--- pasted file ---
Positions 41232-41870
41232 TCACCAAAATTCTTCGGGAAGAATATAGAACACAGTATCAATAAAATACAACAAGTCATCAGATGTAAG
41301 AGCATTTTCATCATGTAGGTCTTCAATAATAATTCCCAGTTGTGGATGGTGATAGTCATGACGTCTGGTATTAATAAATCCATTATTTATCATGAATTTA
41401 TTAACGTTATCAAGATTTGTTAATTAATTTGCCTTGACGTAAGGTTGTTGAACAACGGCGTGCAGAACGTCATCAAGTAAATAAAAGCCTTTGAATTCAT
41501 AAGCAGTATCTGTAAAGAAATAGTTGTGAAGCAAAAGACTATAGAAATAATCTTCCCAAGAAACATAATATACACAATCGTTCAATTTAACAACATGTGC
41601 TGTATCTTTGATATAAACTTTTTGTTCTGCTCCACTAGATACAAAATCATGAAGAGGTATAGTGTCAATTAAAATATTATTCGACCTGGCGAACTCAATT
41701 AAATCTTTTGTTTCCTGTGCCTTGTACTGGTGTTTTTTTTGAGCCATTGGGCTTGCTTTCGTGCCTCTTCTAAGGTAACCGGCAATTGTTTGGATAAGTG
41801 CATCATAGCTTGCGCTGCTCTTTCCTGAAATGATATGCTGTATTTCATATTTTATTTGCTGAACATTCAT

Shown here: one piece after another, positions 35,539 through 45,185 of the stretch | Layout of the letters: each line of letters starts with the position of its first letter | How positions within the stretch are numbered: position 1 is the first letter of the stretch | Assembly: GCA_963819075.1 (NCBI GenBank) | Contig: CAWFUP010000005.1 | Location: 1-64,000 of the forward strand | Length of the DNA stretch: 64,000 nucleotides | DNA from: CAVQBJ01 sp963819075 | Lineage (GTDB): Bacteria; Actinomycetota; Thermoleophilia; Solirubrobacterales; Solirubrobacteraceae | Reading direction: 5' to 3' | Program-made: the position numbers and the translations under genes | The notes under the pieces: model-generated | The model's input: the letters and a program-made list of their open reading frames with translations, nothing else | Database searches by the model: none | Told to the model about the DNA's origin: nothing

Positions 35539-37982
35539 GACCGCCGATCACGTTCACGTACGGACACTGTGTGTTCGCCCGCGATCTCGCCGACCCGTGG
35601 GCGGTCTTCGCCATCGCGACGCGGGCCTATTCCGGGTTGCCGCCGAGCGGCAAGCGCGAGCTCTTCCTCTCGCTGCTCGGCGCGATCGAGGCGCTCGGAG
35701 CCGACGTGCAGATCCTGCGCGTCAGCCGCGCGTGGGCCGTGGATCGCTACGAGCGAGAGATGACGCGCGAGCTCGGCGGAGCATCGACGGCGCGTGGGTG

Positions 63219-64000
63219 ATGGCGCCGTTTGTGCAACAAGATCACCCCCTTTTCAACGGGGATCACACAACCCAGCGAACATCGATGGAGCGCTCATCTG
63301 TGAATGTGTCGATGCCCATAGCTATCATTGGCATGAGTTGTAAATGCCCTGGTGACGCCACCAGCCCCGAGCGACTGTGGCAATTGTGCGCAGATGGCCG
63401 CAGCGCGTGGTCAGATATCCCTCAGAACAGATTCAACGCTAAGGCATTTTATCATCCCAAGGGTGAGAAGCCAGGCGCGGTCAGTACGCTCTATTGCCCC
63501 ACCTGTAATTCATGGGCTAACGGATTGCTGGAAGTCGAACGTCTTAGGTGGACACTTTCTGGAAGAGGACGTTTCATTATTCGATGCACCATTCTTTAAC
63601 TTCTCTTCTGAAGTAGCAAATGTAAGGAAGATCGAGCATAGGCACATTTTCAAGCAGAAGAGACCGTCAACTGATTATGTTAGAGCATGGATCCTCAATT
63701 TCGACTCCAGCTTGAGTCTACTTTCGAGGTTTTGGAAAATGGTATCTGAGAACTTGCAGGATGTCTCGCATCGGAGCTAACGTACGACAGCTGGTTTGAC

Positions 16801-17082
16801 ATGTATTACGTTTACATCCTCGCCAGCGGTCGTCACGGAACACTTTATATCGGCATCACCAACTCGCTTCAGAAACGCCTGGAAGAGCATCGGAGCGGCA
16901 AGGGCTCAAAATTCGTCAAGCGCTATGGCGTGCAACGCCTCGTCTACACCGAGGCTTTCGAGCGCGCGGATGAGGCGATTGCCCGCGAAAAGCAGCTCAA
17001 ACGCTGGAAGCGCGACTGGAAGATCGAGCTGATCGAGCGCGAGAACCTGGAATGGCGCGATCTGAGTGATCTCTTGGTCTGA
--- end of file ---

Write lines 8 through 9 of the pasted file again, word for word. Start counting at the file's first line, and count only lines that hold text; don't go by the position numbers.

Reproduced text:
41801 CATCATAGCTTGCGCTGCTCTTTCCTGAAATGATATGCTGTATTTCATATTTTATTTGCTGAACATTCAT

Shown here: one piece after another, positions 35,539 through 45,185 of the stretch | Layout of the letters: each line of letters starts with the position of its first letter | How positions within the stretch are numbered: position 1 is the first letter of the stretch | Assembly: GCA_963819075.1 (NCBI GenBank) | Contig: CAWFUP010000005.1 | Location: 1-64,000 of the forward strand | Length of the DNA stretch: 64,000 nucleotides | DNA from: CAVQBJ01 sp963819075 | Lineage (GTDB): Bacteria; Actinomycetota; Thermoleophilia; Solirubrobacterales; Solirubrobacteraceae | Reading direction: 5' to 3' | Program-made: the position numbers and the translations under genes | The notes under the pieces: model-generated | The model's input: the letters and a program-made list of their open reading frames with translations, nothing else | Database searches by the model: none | Told to the model about the DNA's origin: nothing